1965 was a big year for me. Some of the more memorable moments were accompanied by the hit song, “Do You Believe in Magic,” by The Lovin’ Spoonful. The strains of that song followed me out the doors of high school, into the Navy and around the world, eventually to Viet Nam. Fortunately, after two deployments, I made it home alive and in one piece.
This year, however, “Magic,” takes on a whole new role for me, as I research the subject for my newest novel in which magic plays a major role. “The Practician,” will be the first novel in a grail mythology series of four books. The title and the theme reference Rick Townsend’s past and the “gift” that will profoundly alter his future, a gift that will, in fact, change his entire world, and ours. So, as I research the subject of magic and its history, I thought I would post the things I’m learning from time to time, here, on my author blog.
Returning to the question, “Do you believe in magic?” I wonder what your answer might be. The question holds great interest for me, as a student of the Bible, because the Bible is a book who’s subject is almost entirely about the supernatural and yet, the church has, more or less, convinced Christianity that “magic” is nothing more than superstitious mumbo-jumbo. Is it? Maybe. Certainly through my childhood and up to more recent times, magic, for me, was illusion and slight of hand, more trickery and ingenious design than supernatural power. In the distant past, however, this was not the case, and lately I have seen things that I cannot explain, things I am forced to attribute to the supernatural. I confess that what I’ve seen was on video, it could have been manipulated, but I don’t think that it was because I know from my studies of scripture and from my research in extra-biblical sources, that real magic, that is, “transcendental magic,” truly did and likely still does exist.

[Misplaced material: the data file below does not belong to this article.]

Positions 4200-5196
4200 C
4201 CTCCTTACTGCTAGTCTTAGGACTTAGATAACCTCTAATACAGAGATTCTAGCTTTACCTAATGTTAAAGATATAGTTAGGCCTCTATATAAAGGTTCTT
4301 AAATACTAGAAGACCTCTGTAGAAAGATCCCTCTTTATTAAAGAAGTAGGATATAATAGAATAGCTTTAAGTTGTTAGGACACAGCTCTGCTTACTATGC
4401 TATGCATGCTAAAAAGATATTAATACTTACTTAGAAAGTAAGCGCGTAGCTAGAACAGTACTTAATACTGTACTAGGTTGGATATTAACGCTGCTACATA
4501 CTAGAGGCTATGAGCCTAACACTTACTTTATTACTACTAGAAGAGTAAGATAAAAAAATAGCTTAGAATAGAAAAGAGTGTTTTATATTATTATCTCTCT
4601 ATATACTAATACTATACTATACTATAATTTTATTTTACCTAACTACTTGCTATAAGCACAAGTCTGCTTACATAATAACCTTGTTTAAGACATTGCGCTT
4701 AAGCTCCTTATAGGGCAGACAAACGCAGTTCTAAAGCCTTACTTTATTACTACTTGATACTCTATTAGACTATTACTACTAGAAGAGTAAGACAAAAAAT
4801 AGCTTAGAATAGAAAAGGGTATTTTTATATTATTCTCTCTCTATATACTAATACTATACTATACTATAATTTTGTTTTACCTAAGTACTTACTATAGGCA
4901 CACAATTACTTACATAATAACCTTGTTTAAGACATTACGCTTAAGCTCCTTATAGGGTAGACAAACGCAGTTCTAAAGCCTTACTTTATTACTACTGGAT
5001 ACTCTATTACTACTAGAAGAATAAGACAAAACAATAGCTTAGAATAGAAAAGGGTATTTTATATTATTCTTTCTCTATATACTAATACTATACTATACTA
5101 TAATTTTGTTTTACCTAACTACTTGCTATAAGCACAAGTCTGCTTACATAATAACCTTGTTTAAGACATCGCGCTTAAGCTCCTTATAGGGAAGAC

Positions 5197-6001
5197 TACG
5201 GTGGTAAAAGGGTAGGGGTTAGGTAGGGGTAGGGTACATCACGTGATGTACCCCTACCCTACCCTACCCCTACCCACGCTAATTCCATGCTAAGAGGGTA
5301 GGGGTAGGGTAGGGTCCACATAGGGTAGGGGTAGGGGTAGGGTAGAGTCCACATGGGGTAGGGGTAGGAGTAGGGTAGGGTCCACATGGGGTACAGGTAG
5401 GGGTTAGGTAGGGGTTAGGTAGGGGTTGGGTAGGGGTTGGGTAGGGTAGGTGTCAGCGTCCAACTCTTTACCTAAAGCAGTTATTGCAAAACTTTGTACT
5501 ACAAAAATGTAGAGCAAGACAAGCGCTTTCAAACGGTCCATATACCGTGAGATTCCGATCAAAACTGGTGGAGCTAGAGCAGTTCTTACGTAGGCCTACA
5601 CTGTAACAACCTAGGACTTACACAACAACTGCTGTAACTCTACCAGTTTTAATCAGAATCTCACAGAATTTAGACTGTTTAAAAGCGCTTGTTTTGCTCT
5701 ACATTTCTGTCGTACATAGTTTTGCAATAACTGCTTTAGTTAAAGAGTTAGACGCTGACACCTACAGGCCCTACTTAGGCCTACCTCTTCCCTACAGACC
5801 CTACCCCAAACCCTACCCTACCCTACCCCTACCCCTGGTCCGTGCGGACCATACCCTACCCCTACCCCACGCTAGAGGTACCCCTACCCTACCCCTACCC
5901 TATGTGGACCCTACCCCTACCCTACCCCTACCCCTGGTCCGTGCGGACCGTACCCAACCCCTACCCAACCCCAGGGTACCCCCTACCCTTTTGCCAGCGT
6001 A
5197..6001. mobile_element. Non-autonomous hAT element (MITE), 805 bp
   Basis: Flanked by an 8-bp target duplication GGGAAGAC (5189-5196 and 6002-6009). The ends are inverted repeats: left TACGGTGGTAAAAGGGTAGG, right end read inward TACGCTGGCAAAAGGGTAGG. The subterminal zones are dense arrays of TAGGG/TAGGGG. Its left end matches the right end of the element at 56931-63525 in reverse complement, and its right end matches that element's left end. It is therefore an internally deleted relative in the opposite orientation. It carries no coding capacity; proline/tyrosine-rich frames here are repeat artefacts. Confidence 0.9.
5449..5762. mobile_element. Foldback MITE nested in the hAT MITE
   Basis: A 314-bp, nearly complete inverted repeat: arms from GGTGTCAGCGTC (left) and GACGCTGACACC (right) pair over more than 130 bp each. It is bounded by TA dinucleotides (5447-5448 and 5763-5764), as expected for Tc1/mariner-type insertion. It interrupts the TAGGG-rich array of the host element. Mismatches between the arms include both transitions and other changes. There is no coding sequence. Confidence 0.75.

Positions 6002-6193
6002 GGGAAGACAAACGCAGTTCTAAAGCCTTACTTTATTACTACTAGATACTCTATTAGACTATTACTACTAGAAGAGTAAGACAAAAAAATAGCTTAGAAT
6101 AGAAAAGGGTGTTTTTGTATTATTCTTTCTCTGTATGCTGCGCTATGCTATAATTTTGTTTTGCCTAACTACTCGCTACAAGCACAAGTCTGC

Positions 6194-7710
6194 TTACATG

When I say, “transcendental magic,” I’m talking about magic beyond illusion. I’m talking about the kind of magic Pharos’ magicians used to change a rod into a snake when they desperately needed to duplicate Moses’ amazing feat. Of course, the feat was supernatural in both cases. The transmutation of wooden rod to living serpent wasn’t accomplished by Moses, nor was it accomplished by Pharos’s magi, but it was accomplished by powers beyond their hands, powers beyond their world that they called upon, powers beyond time and space, as we know it. That’s the kind of magic I’m talking about. There was a time when it was more common than it is today. Perhaps it was because people were more willing to believe in it then, than they are today. Perhaps what is required is a mind that is open to the possibility, a mind that doesn’t need to stuff everything into the box provided to us by modern science, or by the church, whether either one of them accepts the reality of transmutation, or denies it. Perhaps believing is the key to transcendental power, the requirement for it to be present. I don’t know. I don’t practice magic, even though the New Testament Bible tells me I could, and that I should, but from that source, I understand the practice of calling upon powers beyond our world. I understand that the power of real magic, transcendental power, lies beyond my hands and beyond this world.